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HomeFamilyParenting AdviceConsidering Pre-K in a Pandemic: Dr. Debbie's Good Parenting

Considering Pre-K in a Pandemic: Dr. Debbie’s Good Parenting

Dear Dr. Debbie,

I have a two-year-old who will be three-years-old by the next school year. Friends and family are bugging me about putting her in a Pre-K class. Covid-19 exposure aside, what are the pros and cons of just waiting until she’s five to start school?



Dear P-P-K,

The pandemic has added weight to the con side of enrolling children in school while they are still too young for the Covid-19 vaccines. The past two years have certainly contributed worry and disruption for the families who have enrolled in preschool programs anyway. Families and faculty have had to contend with the challenges of masks and quarantines while hoping to dodge a dangerous infection.  

Finding Playmates and Friends

A huge pro for enrolling in a preschool program is that your child will find a friend, or two, or three. If you choose a part-time program, you’ll have a pool of possibilities for playdates for the rest of your week. With lessened restrictions for parents to come into the building by next fall, let’s hope, there will be opportunities for you to meet the other parents and establish lines of communication to arrange these mini meet-ups.

On the other hand, socially distanced parents have gotten creative about reaching out on social media to find families with whom they can connect for playground playdates. A little initiative is all it takes to get some connections going if you forego the ready playmates that can be found at school. At the point in time when it’s safe to have friends over, you will have cultivated some on your own.

Benefits of a Quality Learning Environment

A quality early childhood program includes a warm and engaging teacher with enough assistants to assure that the children’s needs for guidance and support are met. The state allows a ratio of one adult to ten three-year-olds, but the better programs do much better. Your child will also find child-sized furniture, including toilets, and classroom and playground equipment to stimulate preschool minds and build fine and large motor skills.

However, you can always supplement what you have in and around your home to promote active play in a child-safe environment. As it’s safe to do so, take your daughter for outings to: parks, museums, libraries, pet stores and grocery stores, and the post office to help her learn about the world. Check out some of these reference books for activity ideas:

Bonning-Gould, Krissy (2019). The Outdoor Toddler Activity Book: 100+ Fun Early Learning Activities for Outside Play.

Dziengel, Ana (2018). STEAM Play & Learn: 20 Fun Step-by-step Projects about Science, Technology, Engineering, Arts, and Math.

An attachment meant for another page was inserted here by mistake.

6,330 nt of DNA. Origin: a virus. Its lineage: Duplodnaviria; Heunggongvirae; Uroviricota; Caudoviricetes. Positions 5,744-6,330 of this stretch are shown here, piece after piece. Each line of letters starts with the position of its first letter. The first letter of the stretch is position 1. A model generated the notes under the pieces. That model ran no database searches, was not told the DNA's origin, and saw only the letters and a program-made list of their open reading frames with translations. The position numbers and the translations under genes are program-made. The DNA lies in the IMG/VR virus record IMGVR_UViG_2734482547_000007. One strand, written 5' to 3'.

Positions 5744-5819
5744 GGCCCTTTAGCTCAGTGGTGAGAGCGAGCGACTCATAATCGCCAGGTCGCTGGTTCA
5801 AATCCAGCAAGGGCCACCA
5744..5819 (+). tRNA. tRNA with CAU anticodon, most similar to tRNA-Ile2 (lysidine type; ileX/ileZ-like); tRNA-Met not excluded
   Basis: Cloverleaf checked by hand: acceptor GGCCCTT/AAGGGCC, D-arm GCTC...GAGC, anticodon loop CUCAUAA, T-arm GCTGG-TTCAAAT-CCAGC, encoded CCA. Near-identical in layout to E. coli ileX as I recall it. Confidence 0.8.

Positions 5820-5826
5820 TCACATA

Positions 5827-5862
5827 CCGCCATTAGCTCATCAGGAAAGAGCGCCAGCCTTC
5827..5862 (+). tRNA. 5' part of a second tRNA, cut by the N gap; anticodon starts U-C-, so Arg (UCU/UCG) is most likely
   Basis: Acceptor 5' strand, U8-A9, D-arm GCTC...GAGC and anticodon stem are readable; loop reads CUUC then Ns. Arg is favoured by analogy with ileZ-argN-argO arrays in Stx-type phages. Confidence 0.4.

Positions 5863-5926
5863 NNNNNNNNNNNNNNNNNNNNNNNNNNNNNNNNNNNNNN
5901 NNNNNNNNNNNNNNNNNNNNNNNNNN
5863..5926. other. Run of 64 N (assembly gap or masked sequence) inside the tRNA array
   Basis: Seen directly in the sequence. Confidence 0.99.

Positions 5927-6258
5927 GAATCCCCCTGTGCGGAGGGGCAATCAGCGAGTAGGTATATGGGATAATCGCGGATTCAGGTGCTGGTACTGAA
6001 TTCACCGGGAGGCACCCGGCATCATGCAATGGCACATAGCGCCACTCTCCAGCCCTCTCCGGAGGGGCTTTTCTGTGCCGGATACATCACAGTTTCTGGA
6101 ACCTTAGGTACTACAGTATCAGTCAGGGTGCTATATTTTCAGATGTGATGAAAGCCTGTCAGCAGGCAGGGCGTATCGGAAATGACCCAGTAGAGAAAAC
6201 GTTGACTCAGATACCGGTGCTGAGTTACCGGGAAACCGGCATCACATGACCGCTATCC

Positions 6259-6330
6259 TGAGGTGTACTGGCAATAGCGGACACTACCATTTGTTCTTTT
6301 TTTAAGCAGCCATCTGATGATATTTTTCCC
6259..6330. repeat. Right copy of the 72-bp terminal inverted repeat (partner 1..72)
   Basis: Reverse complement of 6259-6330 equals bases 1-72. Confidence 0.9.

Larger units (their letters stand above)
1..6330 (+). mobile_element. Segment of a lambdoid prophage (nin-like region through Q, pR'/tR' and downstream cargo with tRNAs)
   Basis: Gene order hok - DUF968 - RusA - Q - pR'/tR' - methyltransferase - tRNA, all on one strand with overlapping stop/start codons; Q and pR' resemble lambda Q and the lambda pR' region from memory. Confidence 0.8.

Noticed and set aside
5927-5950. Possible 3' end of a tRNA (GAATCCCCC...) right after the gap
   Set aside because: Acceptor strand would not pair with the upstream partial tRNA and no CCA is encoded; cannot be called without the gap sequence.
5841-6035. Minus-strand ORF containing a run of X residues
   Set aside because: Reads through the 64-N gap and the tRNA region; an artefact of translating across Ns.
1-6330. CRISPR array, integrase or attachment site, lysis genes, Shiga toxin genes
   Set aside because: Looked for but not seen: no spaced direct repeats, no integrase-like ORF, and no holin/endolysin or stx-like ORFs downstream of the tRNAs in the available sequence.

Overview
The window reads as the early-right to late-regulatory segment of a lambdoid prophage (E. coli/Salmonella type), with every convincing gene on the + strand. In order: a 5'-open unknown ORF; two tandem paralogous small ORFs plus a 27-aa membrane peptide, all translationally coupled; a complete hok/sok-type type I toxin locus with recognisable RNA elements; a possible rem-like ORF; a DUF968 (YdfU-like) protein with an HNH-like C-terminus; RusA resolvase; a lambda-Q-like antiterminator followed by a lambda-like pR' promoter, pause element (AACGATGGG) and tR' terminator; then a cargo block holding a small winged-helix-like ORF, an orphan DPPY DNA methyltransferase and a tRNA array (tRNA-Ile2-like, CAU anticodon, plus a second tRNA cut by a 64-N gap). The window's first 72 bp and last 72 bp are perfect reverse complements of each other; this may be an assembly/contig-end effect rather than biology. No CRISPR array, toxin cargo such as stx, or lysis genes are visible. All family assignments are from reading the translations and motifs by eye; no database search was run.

Hanscom, Angela (2016). Balanced and Barefoot: How Unrestricted Outdoor Play Makes for Strong, Confident, and Capable Children.

McDonald, Kerry (2019). Unschooled: Raising Curious, Well-Educated Children Outside the Conventional Classroom.

Rucci, Barbara & McKenna, Betsy (2016). Art Workshop for Children: How to Foster Original Thinking With More Than 25 Process Art Experiences.

Stories and Conversation in Preschool

Literacy and language development are usually key goals in a preschool program. A classroom for three-year-olds should have a daily group story time as well as picture books for solitary enjoyment. There may be added emphasis on letter recognition, although this is something that most children will pick up with no instruction by age seven. The schedule will also include ample opportunities for children to gain conversation skills with each other.

You’ve probably observed, and enjoyed, the amazing development of language skills since your child’s infancy. There are infinite occasions during everyday activities to model proper grammar, add vocabulary, and engage in the give and take that is essential to interpersonal communication for sharing ideas and feelings, and gaining information. If your home has plenty of picture books, with fresh reading rotated in and out from the public library, you are giving your child an essential enjoyment of good stories that come from books. Don’t be too concerned about “teaching” reading until your daughter shows interest.

There’s really no urgency to starting school by age three. A few congenial playmates, stimulating activities at home and beyond, and lots of rich language will yield the same results. 

Expert opinion on the trajectory of this pandemic suggests that we can all put aside urgent concerns about exposure to Covid-19 as time goes on, especially with the protection of vaccines and boosters. Mask mandates have proven to be helpful and can be reinstated as needed. In two years’ time the Covid-19 vaccine may be among those required for school admission. Even in the unlikely event that a vaccine for children under 5 is still awaiting approval, by then your daughter will be old enough to be vaccinated. 

Dr. Debbie

Deborah Wood, Ph.D. is a child development specialist and founding director of Chesapeake Children’s Museum

She will be presenting a workshop for parents and professional caregivers entitled, “Why Do Children Misbehave?” on Monday, March 7, 7-9 pm. Register in advance for this and other upcoming Zoom workshops.

Read more of Dr. Wood’s Good Parenting columns by clicking here.

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